Journal articles are written by researchers or scholars who work in a professional or in an academic field.
An editorial board evaluates articles submitted. Subject specialists decide whether or not the article adds valuable, important or new information to the subject and whether or not the researchs has been conducted correctly, academically and in an ethical or moral way. Articles thus reviewed or examined are called ‘peer reviewed’.
Journal articles quote sources to substantiate information or statements and also to have an academic reading list of sources consulted for writing the article.
Consult journal articles:
Boolean operators are used to string keywords. These operators are AND,OR and NOT.
To do phrase searching, you enclose terms to be searched as a phrase in quotation marks. This holds the terms together as you have keyed them in, e.g. “South Africa”, “affirmative action”, “African National Congress”.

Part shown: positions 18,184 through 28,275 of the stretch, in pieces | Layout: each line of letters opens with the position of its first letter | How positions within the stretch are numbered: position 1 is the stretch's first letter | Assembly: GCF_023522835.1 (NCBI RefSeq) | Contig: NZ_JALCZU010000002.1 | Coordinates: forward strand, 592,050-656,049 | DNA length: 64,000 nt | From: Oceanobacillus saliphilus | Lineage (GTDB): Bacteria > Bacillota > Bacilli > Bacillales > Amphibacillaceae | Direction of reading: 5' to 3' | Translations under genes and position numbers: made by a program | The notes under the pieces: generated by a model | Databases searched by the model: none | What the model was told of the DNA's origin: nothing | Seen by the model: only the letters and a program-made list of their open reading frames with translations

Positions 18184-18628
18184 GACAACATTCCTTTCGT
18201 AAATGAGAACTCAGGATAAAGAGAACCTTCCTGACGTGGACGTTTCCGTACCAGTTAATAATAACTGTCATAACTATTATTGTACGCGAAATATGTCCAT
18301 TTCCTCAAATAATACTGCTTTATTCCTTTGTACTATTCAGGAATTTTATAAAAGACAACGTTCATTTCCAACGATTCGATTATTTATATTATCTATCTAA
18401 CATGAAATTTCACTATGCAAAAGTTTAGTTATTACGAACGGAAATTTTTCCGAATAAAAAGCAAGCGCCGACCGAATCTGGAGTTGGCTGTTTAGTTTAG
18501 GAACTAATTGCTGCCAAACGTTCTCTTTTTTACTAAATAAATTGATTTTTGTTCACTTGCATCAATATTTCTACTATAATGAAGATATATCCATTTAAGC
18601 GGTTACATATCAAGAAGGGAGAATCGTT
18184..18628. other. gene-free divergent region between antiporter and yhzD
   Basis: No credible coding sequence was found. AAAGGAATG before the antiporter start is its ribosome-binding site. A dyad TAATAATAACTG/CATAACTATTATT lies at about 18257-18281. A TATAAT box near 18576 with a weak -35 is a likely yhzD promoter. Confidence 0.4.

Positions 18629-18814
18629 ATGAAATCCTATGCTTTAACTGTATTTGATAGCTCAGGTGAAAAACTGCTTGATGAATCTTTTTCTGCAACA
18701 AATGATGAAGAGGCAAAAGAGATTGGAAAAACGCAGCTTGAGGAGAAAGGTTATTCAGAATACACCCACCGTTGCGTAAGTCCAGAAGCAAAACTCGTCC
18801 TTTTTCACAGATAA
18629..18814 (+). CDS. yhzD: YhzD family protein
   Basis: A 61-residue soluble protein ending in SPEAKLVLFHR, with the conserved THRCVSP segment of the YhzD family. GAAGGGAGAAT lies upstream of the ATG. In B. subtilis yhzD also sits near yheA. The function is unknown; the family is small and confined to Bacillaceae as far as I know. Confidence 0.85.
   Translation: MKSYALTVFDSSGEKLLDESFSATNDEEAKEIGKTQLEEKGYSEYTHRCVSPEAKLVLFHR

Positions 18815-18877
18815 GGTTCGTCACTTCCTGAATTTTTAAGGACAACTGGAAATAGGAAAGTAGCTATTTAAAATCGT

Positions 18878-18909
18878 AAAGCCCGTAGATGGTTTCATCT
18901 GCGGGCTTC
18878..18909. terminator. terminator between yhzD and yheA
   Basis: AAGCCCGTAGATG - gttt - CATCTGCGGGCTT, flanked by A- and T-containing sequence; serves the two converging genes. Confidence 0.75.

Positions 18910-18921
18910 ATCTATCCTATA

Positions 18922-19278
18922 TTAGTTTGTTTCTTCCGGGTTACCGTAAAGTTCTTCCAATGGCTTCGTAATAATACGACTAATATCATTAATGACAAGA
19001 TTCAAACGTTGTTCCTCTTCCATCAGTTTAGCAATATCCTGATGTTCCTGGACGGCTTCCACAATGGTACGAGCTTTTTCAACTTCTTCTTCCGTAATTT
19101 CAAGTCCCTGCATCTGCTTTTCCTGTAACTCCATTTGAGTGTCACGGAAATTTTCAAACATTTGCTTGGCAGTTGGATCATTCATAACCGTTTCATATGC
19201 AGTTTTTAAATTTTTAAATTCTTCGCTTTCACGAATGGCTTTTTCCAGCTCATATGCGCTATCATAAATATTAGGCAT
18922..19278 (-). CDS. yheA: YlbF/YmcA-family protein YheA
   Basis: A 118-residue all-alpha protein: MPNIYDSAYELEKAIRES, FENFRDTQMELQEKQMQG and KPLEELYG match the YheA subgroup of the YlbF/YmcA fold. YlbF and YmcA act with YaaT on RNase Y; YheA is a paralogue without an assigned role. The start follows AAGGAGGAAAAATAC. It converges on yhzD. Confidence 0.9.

This is allows you to search the “root” form of a word with all its different endings – it broadens your search, e.g. employ* will retrieve employ, employment, employee, employer, employees, employers, etc.
The wildcard is represented by a question mark (?). Enter your search terms and replace each unknown character with a ?, e.g. globali?ation. It then searches for globalisation and globalization, wom?n (women and woman)
If the article you are looking for is in a journal, magazine or newspaper the library does not subscribe to in print or in electronic format, consult the catalogue to find out if the journal, magazine or newspaper is kept in another UJ library. If it is, please complete a manual request for an inter-campus loan.
If no library in the UJ family subscribes to it, postgraduate students and staff members may request the article on Inter-library loans. This request can be done manually or electronically.